Soon I was praying every waking minute. A respected spiritual counselor, Brother Bhaktananda, wrote me letters in which he warned that my approach was misguided. “Learn to relax and enjoy the spiritual path,” he urged.
I went to a satsang with Daya Mata that was attended by three hundred people. At one point in her talk, she paused, turned and looked straight into my eyes and said, “My Divine Mother is not for those who are hard on themselves and hard on others! She is kind, sweet, loving and forgiving. You don’t have to chisel your prayers to Her in stone – you can talk to Her in the language of your heart.” She then turned back and resumed her talk.
I simply couldn’t let go of my hard-nosed mental approach, which had long since become inappropriate. My great fear was that if I stopped my constant hurdy-gurdy wordy praying and thinking, I would fall off the spiritual path into utter darkness forever.
As a result, my inner life became dry. God receded, waiting patiently for me to “get the point.” And, guess what? It came by singing.
The inner truths of all experiential paths are the same. They are conveyed better by the music than the words. It’s only the “believers” who are in continual disagreement; the word-spinners. The saints of all religions – the singers – are agreed. The root experiences of earnest seekers everywhere are the same.
An Asian woman called to ask for my help with a book she wanted to write. She sent me the first pages, in which she described how she had prayed intensely to Christ, and how she had awakened the next morning hearing an indescribable blissful “sound of mighty rushing waters” that permeated her consciousness. She called it “the Holy Ghost,” but it sounded suspiciously like what Yogananda describes in a chapter of his autobiography, “An Experience in Cosmic Consciousness”:
I cognized the center of the empyrean as a point of intuitive perception in my heart. Irradiating splendor issued from my nucleus to every part of the universal structure. Blissful amrita, the nectar of immortality, pulsed through me with a quicksilver-like fluidity. The creative voice of God I heard resounding as Aum, the vibration of the Cosmic Motor.
The Korean woman expressed dissatisfaction with my sample edits, in which I had stressed the need for personal experience. “I want someone to help me who knows the dogma,” she said.
I can’t count the number of Christians I’ve met who’ve had a single experience of Christ’s love and joy, and then turned to the “religion of rules” for fear of losing what they’ve been given – thus effectively sealing the door to further divine experiences that can only come through an aspiring heart.
Suffice it to say that, for five years, I sang for at least an hour and a half every day. It was, in fact, too much – I often drove myself to sing far beyond my heart’s capacity in my desperation to feel God’s love and joy. Still, the experience changed me.
The longer I live, the more I’m persuaded that the heart holds tremendous healing power. When I ran ultramarathons, my best training runs were invariably marked by the feelings of an expansive heart; the worst were accompanied by the sad, discouraged feelings of a contracted heart.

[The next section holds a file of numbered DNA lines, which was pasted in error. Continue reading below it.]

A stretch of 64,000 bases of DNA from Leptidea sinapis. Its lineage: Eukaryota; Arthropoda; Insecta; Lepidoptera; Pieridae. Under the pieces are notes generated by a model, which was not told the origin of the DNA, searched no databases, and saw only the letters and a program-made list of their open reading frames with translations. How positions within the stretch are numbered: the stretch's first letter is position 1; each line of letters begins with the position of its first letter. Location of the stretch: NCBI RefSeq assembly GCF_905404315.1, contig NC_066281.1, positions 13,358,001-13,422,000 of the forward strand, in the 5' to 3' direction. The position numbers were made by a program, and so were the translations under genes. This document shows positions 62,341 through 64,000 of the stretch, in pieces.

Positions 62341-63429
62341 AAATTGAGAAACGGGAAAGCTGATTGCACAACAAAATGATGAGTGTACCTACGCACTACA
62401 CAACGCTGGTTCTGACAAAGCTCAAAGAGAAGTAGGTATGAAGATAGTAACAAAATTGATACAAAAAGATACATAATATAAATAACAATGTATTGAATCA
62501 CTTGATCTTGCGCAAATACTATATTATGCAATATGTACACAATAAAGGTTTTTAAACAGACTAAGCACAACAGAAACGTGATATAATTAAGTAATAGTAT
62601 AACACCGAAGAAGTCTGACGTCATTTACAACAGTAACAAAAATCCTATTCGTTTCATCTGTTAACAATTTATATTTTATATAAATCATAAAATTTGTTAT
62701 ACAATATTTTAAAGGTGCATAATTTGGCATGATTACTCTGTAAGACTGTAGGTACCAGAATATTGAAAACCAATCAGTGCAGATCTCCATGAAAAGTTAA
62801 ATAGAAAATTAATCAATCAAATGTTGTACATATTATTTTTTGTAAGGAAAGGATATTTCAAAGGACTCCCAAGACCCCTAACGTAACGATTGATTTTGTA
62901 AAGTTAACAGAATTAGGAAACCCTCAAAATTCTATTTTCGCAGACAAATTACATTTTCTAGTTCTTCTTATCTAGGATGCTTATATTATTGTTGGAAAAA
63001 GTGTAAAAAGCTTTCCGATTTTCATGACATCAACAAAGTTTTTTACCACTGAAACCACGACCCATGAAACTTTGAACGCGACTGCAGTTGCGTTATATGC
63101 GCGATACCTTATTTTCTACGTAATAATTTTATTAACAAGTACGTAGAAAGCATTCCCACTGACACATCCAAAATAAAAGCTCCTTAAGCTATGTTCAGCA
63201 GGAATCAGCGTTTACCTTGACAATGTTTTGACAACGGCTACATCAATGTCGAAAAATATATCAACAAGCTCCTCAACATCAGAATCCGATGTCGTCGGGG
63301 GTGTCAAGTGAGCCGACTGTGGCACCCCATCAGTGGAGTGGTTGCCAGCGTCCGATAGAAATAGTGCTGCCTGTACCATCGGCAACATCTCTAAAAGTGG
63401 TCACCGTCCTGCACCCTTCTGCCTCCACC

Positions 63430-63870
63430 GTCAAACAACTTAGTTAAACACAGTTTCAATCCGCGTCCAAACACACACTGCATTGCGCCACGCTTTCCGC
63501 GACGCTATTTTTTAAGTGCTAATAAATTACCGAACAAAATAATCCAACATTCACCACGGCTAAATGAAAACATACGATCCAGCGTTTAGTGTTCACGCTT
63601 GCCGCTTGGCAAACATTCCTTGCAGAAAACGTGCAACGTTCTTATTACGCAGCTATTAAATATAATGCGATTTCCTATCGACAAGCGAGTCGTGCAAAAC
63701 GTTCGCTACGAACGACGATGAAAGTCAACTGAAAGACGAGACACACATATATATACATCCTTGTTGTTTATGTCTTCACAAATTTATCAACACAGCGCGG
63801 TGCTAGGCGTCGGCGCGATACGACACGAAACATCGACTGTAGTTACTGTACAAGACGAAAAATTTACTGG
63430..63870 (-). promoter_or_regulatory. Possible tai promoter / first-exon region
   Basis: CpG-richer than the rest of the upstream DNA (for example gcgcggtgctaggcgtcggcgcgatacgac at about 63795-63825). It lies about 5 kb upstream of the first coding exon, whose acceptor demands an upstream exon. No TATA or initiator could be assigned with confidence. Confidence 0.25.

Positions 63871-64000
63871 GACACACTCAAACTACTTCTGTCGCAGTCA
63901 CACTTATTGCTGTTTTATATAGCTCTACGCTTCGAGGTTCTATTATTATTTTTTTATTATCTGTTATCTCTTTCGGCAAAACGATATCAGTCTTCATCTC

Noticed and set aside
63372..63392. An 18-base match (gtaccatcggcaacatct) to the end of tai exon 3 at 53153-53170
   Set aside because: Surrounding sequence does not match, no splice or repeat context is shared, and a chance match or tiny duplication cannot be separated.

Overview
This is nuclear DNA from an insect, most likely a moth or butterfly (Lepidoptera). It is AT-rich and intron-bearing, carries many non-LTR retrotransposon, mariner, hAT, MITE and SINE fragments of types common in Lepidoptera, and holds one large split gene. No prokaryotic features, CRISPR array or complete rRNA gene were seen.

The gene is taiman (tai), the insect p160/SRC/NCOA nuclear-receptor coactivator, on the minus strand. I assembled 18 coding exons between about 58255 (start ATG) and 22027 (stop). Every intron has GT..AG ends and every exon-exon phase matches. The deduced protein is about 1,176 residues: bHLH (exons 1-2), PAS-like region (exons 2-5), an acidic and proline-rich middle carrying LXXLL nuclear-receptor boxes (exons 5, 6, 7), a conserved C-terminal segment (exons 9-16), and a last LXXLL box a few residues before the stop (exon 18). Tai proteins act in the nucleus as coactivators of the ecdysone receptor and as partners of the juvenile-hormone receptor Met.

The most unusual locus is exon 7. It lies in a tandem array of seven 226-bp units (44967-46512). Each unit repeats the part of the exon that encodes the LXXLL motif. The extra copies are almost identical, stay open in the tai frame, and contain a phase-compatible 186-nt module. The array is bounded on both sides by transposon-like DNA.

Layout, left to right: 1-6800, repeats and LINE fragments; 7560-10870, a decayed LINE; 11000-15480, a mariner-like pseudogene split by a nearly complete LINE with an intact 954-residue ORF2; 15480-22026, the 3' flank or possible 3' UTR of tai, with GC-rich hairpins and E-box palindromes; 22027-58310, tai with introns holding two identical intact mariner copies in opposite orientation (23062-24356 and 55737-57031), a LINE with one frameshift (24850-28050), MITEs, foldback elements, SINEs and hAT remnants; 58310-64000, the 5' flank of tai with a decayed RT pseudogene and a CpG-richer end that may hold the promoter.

Songs that came from deep inside, not secondhand from an iPod, freed tremendous energy and allowed me to run fast with ease. It depended on how thoroughly I could harmonize and purify the feelings of my heart. It wasn’t easy, but it was a dimension of running that was almost unbearably wonderful to explore. I expect that music, self-generated, will be a core tool of sports training in future times.
By the way, what are we to say of a culture that takes its musical inspiration from composers whose prefrontal cortices haven’t yet fully formed. The PFC is where the highest human faculties are localized in the brain; it doesn’t mature completely until age 24 to 30 – until then, people are more easily swayed by indiscriminate emotions.
Mystery author Robert B. Parker has his middle-aged private-eye, Spenser, observe that rock music sounds to him like beer cans being fed through a trash compactor. Perhaps drums and guitars should be licensed, with a minimum age requirement of thirty.
Last Saturday I drove to San Francisco and ran for two hours by the Bay. At one point a middle-aged man passed me going the other way, singing loudly. He had a short, stocky Kapha body. The words he sang were strange and disjointed, as if he were trying to tune his heart and not quite finding the right chords, like a sitar player tuning his instrument. Yet he looked quite happy.
Years ago, on the Stanford campus, after running and singing silently for an hour, I felt so joyful that I could not resist singing aloud:
If you’re seeking freedom,
Seek it on the mountains,
God’s sunlight on your shoulders,
The wind in your hair.
For there’s no one can hold you,
Boss about, or mold you.
Once your heart is free,
You’ll be king everywhere.
I turned and realized that a young Stanford student had been running behind me – she was athletic, tanned, and as our eyes met a smile of pure delight spread over her face.
Returning to Stanford forty-two years after I left, I have the good sense to avoid the main quad and academic buildings with their odor of blue books and scholarly sweat.
When I run at Stanford now, I wind through the athletic complex, under the eucalyptus trees, and into the hills. Back at Stanford, I’ve begun to find my heart again. I’m learning how to sing.